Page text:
Working Out: For Professional Development Expert Keith Ferrazzi, Career Success Begins with Personal Authenticity
Ferrazzi, Keith, The Advocate (The national gay & lesbian newsmagazine)
PAT LOCONTO, THE CEO OF DELOITTE when I worked there early in my career, was my close mentor in those fledgling years. He became my friend too--he even helped me pay for my father's funeral. I was as vulnerable and close to him as I could possibly be with a boss, on all levels--with one exception: I wasn't out to him.
It wasn't until I left Deloitte in 1999, after seven years with the company, that I decided to share the entirety of my life with Pat, having tired of changing my partner's name from Roel to Renee. So I got up the courage and told him. "I know," Pat replied. "I've known for a long time." This was a revelation. "Why didn't you tell me?" I asked. "I figured you'd tell me when you were ready," he said.
Looking back, had I come out while at Deloitte, I would have been more authentic, more able to connect with my staff and peers, and more of an all-around happy person. Now, as an adviser to many companies, I can say that while being closeted isn't the greatest barrier to individual business achievement, it will certainly hinder your ability to build intimate relationships in the workplace, a critical element to corporate success. Business relationships are personal relationships, and achieving success means cultivating intimate connections. Acknowledging this can be intimidating for anyone, regardless of sexual orientation, but people won't trust you if you don't come across as authentic. When people aren't comfortable in their own skin, you can feel it when they walk into a room; they don't seem like solid people.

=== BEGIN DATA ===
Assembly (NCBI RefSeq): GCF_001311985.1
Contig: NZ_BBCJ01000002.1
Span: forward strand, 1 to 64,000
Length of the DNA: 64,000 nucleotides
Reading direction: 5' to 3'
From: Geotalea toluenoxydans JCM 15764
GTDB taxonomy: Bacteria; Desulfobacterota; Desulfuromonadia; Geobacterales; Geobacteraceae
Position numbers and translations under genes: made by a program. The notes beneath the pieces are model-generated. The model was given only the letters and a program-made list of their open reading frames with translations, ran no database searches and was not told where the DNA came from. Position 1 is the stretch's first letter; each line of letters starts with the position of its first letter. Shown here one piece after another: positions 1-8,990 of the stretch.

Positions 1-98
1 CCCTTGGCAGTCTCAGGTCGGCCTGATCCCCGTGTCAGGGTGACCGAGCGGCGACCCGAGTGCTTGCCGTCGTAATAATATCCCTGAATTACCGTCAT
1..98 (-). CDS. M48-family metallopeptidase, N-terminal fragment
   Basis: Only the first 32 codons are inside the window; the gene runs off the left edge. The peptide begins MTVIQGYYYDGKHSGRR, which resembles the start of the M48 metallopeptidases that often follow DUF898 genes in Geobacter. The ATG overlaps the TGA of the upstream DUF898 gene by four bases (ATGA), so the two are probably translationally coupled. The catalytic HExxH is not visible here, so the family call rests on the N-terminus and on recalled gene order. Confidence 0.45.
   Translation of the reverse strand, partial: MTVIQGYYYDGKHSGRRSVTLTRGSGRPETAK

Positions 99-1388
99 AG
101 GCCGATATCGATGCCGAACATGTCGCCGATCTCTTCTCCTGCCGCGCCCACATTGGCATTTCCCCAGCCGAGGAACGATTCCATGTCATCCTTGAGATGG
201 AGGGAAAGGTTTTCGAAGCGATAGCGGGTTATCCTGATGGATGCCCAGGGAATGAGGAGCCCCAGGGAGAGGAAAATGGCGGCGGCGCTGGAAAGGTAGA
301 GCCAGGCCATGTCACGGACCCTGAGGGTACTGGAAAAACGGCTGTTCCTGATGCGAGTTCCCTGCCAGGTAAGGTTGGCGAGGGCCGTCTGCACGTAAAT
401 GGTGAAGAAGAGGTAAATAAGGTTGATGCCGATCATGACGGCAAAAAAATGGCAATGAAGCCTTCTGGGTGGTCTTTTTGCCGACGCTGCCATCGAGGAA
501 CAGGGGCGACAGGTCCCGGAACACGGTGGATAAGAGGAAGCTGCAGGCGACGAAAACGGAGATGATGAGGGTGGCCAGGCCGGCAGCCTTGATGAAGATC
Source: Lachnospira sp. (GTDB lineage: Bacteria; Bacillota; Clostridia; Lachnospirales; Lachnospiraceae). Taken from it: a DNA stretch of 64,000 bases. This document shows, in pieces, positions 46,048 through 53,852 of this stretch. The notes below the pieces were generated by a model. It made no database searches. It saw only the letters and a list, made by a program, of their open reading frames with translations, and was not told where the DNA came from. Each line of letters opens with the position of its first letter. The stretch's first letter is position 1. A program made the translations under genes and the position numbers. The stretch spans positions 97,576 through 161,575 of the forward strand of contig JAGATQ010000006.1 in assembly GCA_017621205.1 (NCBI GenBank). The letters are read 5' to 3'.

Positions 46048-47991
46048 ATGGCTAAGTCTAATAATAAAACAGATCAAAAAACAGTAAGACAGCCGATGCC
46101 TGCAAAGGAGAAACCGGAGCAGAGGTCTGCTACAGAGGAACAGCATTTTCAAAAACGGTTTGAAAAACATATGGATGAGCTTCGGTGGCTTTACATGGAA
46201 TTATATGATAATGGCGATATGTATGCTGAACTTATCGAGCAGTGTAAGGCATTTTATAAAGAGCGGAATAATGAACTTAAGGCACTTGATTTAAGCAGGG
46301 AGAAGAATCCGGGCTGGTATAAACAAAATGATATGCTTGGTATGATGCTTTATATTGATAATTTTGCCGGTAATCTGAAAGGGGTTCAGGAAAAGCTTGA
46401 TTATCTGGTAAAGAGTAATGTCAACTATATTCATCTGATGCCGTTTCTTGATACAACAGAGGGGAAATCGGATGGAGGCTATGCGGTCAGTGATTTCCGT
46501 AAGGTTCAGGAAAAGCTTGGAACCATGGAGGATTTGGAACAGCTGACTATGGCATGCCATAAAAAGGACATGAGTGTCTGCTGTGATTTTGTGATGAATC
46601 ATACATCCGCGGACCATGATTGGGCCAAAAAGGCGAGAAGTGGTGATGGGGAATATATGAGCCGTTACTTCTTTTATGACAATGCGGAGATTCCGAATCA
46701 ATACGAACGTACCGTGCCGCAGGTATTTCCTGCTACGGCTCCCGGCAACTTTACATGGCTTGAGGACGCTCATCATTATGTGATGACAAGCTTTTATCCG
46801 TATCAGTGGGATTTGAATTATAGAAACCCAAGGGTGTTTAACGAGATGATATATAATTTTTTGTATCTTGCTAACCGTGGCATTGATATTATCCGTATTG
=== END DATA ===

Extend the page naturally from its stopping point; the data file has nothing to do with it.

Intimate business relationships should be developed in stages. A good place to begin is with shared interests and passions. Communicate to others what gets you excited or motivated. It could be a passion for playing polo--that happens to be my new sport of choice, but you can use golf if the horse thing doesn't thrill you--your nonprofit work outside the office, or your dog. Whatever it is, make it known. Find out the passions of the people you work with, like a client's excitement about his son's Little League victory or a sales prospect's preparation for her trip to Thailand. …